The picture you posted of the nest in your gourd is definitely not a martin nest. When you say that you watched 2 martins take heavy straw material into the gourd for a long period of time, I would guess that those black birds you saw building a nest with that heavy of material were most likely starlings, and not martins. Clean out that nest and remove all that packed straw and eggs if there are any. Try to get pictures of the birds that return to try to rebuild in the gourd. To have a successful martin colony, you cannot allow starlings or house sparrows to be anywhere near your nest cavities. You mentioned you have livestock near your colony site, so you will most likely have to deal with house sparrows and starlings from day 1 ! Get after them right now. High power, accurate air rifle or 410 shotgun if possible. Traps are also available here at PMCA.
Get those gourds cleaned out and good luck moving forward!
"Bird"
Mike "Bird" Wren
Brad Biddle
Posts: 522
Joined: Wed Feb 17, 2016 6:22 pm
Location: Marshall County AL

That's a Starling nest.
Martin landlord since 2003. Currently offering 132 plastic gourds with tunnels and all SREH.
4th Gen Martin Fan
Posts: 1482
Joined: Thu Jul 04, 2013 1:19 pm
Location: TN/Collierville
Martin Colony History: I have been exposed to purple martin sounds in utero when my mother went out to get my father away from his martin colony.
I played around the martin colony every summer and watched as my father maintained his colony. In the late 50's until the 70's he did not notice European Starlings in south Texas.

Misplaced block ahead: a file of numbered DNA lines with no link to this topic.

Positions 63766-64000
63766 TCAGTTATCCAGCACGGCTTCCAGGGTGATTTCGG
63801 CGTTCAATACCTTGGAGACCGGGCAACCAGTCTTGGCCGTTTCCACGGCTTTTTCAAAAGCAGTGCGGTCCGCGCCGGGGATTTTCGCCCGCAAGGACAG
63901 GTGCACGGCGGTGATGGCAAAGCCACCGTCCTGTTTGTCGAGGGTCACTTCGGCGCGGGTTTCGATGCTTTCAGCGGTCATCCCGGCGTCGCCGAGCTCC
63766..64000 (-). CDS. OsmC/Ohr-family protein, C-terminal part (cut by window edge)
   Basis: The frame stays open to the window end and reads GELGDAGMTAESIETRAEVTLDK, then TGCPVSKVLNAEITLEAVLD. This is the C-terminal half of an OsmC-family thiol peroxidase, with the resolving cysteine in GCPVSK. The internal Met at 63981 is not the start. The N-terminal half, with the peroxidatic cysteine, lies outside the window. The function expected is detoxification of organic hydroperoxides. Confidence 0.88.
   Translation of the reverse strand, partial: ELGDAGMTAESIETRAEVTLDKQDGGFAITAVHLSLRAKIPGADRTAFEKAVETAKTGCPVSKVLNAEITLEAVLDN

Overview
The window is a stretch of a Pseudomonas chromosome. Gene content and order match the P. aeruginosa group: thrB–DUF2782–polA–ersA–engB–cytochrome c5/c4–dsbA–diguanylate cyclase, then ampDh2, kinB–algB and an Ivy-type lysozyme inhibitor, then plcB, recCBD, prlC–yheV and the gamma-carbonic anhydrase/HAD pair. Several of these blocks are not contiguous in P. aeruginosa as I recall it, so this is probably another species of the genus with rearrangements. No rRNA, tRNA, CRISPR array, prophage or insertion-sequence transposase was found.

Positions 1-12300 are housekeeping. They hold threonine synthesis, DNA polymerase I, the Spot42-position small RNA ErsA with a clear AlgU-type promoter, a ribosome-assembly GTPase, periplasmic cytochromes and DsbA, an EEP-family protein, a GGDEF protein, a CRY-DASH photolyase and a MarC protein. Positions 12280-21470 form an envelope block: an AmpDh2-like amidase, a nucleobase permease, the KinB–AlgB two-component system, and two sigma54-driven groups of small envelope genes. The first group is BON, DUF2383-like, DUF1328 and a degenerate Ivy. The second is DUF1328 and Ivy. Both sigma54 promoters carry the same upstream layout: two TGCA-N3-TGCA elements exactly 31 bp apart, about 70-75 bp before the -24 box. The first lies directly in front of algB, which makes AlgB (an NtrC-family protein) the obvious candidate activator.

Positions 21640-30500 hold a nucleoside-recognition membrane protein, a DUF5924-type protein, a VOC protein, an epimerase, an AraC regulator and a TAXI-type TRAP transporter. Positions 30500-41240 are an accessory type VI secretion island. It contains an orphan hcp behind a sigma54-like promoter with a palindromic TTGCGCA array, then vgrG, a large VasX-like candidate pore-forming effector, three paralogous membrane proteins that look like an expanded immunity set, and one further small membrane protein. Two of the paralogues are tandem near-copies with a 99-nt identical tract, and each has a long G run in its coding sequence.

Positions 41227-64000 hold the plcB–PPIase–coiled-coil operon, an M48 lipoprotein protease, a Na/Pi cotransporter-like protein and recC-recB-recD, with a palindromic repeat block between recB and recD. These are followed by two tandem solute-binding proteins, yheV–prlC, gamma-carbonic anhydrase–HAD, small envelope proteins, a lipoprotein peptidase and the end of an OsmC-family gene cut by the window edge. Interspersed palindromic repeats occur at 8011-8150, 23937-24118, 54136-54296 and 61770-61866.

When old enough, I helped maintain his colony. My primary task was eliminating English House Sparrows with a 1956 Benjamin 317 .177 air rifle.
When I settled into my own home, I started my first colony with an original Trio Castle and Trio Grandpa. When I moved again, I did not put up any martin houses. Frustration with European Starlings in the Southeast US was overwhelming.
Found PMCA Forum and learned about modern enlarged compartments and SREHs.
Inherited my father's last martin house, a Trio Grandma, modified it to modern specifications and have had good results since then.

This topic concisely expresses the HOSP/EUST issue, "Starling and Sparrow control for new and wannabe landlords":

viewtopic.php?f=2&t=36213

Many characteristics of the current nest in your picture looks like a European Starling's nest. Hopefully what you thought was Purple Martins was NOT European Starlings! Please verify.
Mark.
Firm believer in HOSP/EUST Control, Enlarged Compartments, SREHs, Pole Predator Guards, Owl/Hawk Guards, Mite/Parasite Control, Housing Insulation, and Vents for Compartment Cooling.
PMCA Member.
Dave Duit
Posts: 1661